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May
3
comment If null is bad, why do modern languages implement it?
@MartinJames: The fewer invalid states your program has, the fewer ways it can be incorrect. Simple as that.
Apr
10
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Mar
11
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Feb
16
comment Does C# give you “less rope to hang yourself” than C++?
@supercat: Yeah, but the whole point here is that you can't rely on it behaving in any particular way for a generic implementation. This is in contrast to unspecified/implementation-defined behavior, where you can assume the behavior will be one of (potentially many) well-defined possibilities. That's a pretty subtle but also pretty critical difference.
Jan
3
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28
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Dec
13
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Jul
5
comment Demonstration of garbage collection being faster than manual memory management
I copied Raymond's code here, and to compare, I wrote my own version here. The ZIP file that contains the text file is here. On my computer, mine runs in 14 ms and Raymond's runs in 21 ms. Unless I did something wrong (which is possible), his 215-line code is 50% slower than my 48-line implementation, even without using memory-mapped files or custom memory pools (which he did use). Mine is half as long as the C# version. Did I do it wrong, or do you observe the same thing?
Jul
4
comment Demonstration of garbage collection being faster than manual memory management
Oops sorry my bad. @btilly should read my comment then.
Jul
4
comment Demonstration of garbage collection being faster than manual memory management
@GuySirton: Then again, they don't even seem to be benchmarking GCs in the first place -- they seem to just be comparing C++ to Java, with preallocated storage...
Jul
4
comment Demonstration of garbage collection being faster than manual memory management
@GuySirton: I can't reproduce the keithlea.com/javabench results. I just tried out the heapsort implementation, and even when comparing the output of my old C++ compiler (Visual C++ 13.10.4035) with the one from JRE 7, C++ beats Java quite noticeably. If you can reproduce any of them let me know which one and I'll try that one.
Jul
4
comment Demonstration of garbage collection being faster than manual memory management
@delnan: Oh, I see what you mean now, that's a great point, thanks for bringing it up!
Jul
4
comment Demonstration of garbage collection being faster than manual memory management
@ddyer: Hmm, what exactly is so difficult to compare here? For example, let's say you're doing some computation (e.g. an FFT) on a lot of data (say, 100 million data points). A very easy and objective way to compare them would be to compare the number of data points processed per second, over the entire life of the program, and show that a GC is faster (or slower). That's a 100% objective and hard measure of performance, and the fact that there was a lot of data shows you're not measuring artifacts over small datasets. How is that hand-wavy? It seems perfectly comparable to me.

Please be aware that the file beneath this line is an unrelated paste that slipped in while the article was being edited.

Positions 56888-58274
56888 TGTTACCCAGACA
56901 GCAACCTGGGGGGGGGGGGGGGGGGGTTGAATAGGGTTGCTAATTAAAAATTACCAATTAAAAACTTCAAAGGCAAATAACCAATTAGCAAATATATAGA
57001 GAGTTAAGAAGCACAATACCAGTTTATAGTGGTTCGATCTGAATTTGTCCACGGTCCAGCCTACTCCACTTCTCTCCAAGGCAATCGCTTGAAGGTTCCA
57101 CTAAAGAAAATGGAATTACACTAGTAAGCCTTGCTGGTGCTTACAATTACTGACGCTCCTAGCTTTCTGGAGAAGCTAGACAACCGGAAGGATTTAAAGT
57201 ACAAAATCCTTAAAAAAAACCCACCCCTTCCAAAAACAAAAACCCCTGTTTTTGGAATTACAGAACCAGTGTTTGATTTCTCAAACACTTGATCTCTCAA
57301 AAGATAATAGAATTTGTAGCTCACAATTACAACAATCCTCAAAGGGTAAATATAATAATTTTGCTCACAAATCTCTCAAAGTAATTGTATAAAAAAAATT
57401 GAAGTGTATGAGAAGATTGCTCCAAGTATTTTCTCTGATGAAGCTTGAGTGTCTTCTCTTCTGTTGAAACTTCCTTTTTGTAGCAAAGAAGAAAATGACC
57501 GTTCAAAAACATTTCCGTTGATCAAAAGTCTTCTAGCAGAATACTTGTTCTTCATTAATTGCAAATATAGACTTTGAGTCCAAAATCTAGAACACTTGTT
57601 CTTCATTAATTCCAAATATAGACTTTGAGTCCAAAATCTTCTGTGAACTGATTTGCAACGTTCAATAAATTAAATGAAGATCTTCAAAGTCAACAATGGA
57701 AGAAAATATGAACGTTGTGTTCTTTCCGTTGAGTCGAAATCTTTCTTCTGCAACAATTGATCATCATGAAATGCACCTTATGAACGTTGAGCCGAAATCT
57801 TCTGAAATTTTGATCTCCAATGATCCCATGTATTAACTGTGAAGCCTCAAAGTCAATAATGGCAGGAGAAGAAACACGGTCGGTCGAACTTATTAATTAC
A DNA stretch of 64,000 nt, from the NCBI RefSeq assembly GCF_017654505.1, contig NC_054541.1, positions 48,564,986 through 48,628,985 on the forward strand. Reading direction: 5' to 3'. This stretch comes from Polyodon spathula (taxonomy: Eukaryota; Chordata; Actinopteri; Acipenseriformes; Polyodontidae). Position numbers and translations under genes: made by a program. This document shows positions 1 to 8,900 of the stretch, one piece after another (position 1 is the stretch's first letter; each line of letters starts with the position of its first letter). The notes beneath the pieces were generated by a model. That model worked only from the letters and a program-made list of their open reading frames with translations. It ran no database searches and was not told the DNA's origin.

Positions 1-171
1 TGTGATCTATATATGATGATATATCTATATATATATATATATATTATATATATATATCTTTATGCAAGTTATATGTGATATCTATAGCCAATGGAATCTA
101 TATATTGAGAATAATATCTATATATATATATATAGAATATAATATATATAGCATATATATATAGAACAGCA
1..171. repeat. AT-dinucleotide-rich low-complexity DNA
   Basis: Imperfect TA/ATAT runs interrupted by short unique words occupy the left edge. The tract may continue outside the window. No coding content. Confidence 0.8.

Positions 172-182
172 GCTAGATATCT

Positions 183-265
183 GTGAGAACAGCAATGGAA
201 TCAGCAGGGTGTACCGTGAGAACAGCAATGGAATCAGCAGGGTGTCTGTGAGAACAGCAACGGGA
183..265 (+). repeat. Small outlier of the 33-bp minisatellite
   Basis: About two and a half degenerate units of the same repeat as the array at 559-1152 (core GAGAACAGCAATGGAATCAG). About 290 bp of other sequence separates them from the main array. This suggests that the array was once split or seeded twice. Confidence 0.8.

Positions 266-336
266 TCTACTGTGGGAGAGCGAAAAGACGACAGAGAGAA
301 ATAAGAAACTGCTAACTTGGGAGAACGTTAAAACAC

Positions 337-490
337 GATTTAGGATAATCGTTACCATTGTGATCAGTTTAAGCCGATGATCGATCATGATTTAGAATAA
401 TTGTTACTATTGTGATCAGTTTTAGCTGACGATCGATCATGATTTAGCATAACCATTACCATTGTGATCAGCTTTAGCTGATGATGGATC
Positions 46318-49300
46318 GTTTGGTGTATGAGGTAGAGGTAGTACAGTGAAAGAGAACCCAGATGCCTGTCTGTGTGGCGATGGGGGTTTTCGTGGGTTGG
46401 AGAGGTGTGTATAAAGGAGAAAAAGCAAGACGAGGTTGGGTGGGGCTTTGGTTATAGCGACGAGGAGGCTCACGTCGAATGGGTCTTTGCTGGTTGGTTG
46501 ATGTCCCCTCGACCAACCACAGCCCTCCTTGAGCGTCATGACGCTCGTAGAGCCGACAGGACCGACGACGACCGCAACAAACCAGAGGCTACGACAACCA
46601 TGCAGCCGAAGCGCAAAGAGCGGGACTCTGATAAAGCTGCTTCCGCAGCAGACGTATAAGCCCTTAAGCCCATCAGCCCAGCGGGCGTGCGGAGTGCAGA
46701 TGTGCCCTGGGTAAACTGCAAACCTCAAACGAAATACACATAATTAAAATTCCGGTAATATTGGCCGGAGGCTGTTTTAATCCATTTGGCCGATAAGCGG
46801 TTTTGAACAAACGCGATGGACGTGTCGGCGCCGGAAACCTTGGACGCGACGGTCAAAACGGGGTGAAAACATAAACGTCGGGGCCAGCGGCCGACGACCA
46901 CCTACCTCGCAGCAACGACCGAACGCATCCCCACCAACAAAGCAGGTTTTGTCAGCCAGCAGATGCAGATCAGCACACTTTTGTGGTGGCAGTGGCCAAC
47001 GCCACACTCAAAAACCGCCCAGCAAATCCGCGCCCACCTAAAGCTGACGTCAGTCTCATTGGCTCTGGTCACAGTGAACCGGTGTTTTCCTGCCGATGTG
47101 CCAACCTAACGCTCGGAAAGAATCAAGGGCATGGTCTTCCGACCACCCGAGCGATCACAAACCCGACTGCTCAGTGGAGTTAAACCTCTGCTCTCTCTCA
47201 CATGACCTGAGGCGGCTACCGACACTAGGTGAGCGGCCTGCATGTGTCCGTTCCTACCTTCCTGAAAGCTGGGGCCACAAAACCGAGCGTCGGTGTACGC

Jul
4
comment Demonstration of garbage collection being faster than manual memory management
+1 for citing an actual example with code :) although proper use of C++ constructs (such as swap) isn't that hard, and would probably get you there quite easily performance-wise...
Jul
4
comment Demonstration of garbage collection being faster than manual memory management
@ddyer: So when people say (for example) "garbage collection is often faster than manual memory management", they're thinking of extreme examples like that? I find it hard to believe these statements (which are all over the web) require such extreme and difficult-to-demonstrate examples to be actually true...
Jul
4
comment Demonstration of garbage collection being faster than manual memory management
@btilly: How is that any different from calling abort() in the corresponding location in the C++ code?
Jul
4
comment Demonstration of garbage collection being faster than manual memory management
@btilly: "Write a program where the GC version fails to do a garbage run before exiting."... failing to do garbage collection in the first place is a memory leak due to the lack of a functioning GC, not a performance improvement due to the presence of a GC! That's like calling abort() in C++ before the program exits. It's a meaningless comparison; you're not even garbage-collecting, you're just letting memory leak. You can't say garbage collection is faster (or slower) if you're not garbage-collecting to begin with...
Jul
4
comment Demonstration of garbage collection being faster than manual memory management
@delnan: I don't see how you can have a "copy what the GC does" is possible though. A GC looks through the stack, static data segments, etc. in known locations to find references to the object graph's roots, but that's impossible in a native language C++ because there's no way to discover references like that, unless you make your own compiler (but then your code is restricted to that compiler).
Jul
4
comment Demonstration of garbage collection being faster than manual memory management
If it's easy to construct an artificial example, would you mind showing a simple one?
Jul
4
comment Demonstration of garbage collection being faster than manual memory management
@DanPichelman: Machine performance. Examples of the claims I've seen are here.